Tag Archive for: vulnerability

There is not a single risk factor that is strong enough to cause a young person to have sexualized behaviors (PSB) with another child. Usually, there are at least 6 or 7 factors involved. To get a full assessment of a child’s overall functioning, I would recommend meeting with a Psychologist who specializes in this area. The most helpful way to use this list is to identify areas of concern to prevent inappropriate behaviors in the future. If you have questions, or want more information, please contact me at Woodhaven Counseling Associates in Omaha, NE or soverby@woodhavencounseling.com

KEY AREAS OF CONCERN

per Wm. Freidrich Ph.D. Book: Children with Sexual Behavior Problems; Family Based Attachment-Focused Therapy
 Exposure to domestic violence or aggressiveness between parents or other adults in home
 Youth exposed to elicit sexual activity or images or information (pornography)
 Modeling of Coercion by adults: authoritarian parenting style, spanking, physical aggression, verbal threats
 Parental Stress and adversity: divorce, death, legal problems, job loss, drug/alcohol use, depression
 Overly permissive sexual attitudes in home
 Youth has poor social skills
 Youth has poor coping skills
 Nudity or lack of modesty in home
 Youth has seen a lot of violence in peers and /or community
 Poor supervision when youth is with other kids
 Youth has poor impulse control; acts w/out thinking
 Developmental delays compared to other children
 Lack of guidance, child is left on their own too much
 Physical abuse or physical harm to the youth
 Sexual abuse history; hands off or hands on offenses

FAMILY FACTORS

 Emotional abuse of children in family: ignored, bullied, threatened, verbal abuse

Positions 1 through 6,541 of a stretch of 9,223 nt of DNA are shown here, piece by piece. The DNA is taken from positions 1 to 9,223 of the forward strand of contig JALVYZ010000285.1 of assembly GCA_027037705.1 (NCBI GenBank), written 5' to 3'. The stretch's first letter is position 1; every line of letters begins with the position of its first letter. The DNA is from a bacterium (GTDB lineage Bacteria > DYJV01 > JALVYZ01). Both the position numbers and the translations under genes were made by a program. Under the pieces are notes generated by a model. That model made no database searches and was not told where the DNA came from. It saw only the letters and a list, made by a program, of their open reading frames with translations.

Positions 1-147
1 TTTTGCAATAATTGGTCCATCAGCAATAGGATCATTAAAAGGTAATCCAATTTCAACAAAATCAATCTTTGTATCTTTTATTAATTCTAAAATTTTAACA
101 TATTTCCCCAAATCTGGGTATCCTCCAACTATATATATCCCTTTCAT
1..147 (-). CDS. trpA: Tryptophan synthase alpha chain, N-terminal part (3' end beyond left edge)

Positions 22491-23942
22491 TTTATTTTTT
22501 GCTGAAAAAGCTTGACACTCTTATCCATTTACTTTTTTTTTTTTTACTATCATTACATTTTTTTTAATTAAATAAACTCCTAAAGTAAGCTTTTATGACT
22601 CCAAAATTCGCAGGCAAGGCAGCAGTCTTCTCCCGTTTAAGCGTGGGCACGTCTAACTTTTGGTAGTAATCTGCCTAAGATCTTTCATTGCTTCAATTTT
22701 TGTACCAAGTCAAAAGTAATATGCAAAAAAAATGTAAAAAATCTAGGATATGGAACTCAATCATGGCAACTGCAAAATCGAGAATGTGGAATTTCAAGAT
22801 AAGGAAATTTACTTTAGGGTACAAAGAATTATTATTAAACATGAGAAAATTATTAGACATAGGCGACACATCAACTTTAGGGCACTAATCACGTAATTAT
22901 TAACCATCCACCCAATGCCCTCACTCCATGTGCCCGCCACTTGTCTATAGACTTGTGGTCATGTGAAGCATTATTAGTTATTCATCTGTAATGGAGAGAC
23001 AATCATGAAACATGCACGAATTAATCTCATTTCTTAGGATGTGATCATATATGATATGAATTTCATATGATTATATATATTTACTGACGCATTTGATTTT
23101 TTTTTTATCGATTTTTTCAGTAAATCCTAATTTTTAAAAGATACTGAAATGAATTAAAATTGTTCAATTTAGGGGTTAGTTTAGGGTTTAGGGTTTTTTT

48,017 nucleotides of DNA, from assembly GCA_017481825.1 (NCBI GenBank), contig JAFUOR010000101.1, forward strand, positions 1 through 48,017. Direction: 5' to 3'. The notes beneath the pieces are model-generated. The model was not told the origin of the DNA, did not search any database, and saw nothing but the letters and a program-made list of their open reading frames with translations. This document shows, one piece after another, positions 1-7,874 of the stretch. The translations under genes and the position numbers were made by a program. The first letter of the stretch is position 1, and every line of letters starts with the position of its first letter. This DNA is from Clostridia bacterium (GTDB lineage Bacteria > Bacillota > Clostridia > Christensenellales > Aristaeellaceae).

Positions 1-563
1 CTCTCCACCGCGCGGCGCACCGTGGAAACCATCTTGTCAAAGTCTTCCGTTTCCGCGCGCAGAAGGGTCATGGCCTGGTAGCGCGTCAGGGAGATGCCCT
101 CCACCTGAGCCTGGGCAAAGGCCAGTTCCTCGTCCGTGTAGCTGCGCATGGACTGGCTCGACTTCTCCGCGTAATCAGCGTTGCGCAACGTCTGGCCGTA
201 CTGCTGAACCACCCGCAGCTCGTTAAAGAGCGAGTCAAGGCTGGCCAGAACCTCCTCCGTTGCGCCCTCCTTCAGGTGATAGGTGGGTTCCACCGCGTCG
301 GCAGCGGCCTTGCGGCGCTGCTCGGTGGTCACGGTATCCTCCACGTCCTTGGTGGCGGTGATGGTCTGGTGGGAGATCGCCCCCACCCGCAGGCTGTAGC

 Overly permissive parenting in general
 Repressive or punitive sexual attitudes in family
 Not providing any explanation for age appropriate sexuality
 Chaotic home life; no schedule, rules change often
 Poor family boundaries; too tight or too loose
 Parents not responsible for family’s wellbeing
 Poor family communication
 General family dynamics are extreme
 Low income or poverty; lack of shelter or food
 Intense rivalry between siblings, sometimes unknowingly fostered by parents
 Adults confused about own sexuality or victims of childhood sexual abuse
 Children rely on each other to be soothed, rather than adults
 Parents have had extra marital affairs
 Children disliked or treated differently by parents for reasons not related to the child
 Caregivers unaware of current trends of sexuality on internet/social media

SOCIAL FACTORS

 Social alienation and isolation
 Bullied by peers, feels inferior in peer group
 Lack of same age peer friendships
 Aggressive or threatening to others
 Coercion from peers re: sexuality
 Uses sexuality to form friendships
 Uses sexuality to “look cool” with peers

INDIVIDUAL FACTORS

 Alcohol or drug or pill abuse by the youth
 Uses sexuality to feel strong or powerful
 Uses sexuality to feel affection & love
 Uses sexuality to meet other emotional needs
 Unable to manage sexual arousal appropriately
 Inability to delay gratification
 Overwhelmed by depression or anxiety
 Extreme mood swings or emotional meltdowns
 Can’t think of non-sexual solutions to problems
 Breaking rules at home, school or community
 Has excuses for any wrong behavior
 Feels so special that he/she doesn’t have to follow the same rules as everyone else
 Inability to think for self or make own decisions
 Low self esteem, feels unworthy of a happy life
 Sexual interest in young children
 Is generally coercive in relationships with others
 Criminal history of other types of offenses
 Poor grades in school, lack of interest in school
 Preoccupied with sex and sexuality

DEVELOPMENTAL FACTORS

 Unable to understand information during sex education from school or parents
 Emotionally immature
 Too young to understand sexuality
 Undeveloped conscience or morals
 Pre-mature puberty, biological and growth factors

SITUATIONAL FACTORS

 Presence of vulnerable people that could be harmed or tricked into keeping secrets
 Normal sexual outlets for age are limited or not allowed
 Has powerful or controlling role with possible victim (ex: babysitter, older sibling)
 Too much time with TV and video games

ENVIRONMENTAL FACTORS

 No monitoring of internet use by caregivers (software filters don’t count)
 Crowded living conditions (no private bedrooms)
 Youth has chronic stressors in personal life
 Child observed adult sexual behavior without explanation or ability to understand
 Exposed to traumatic or scary events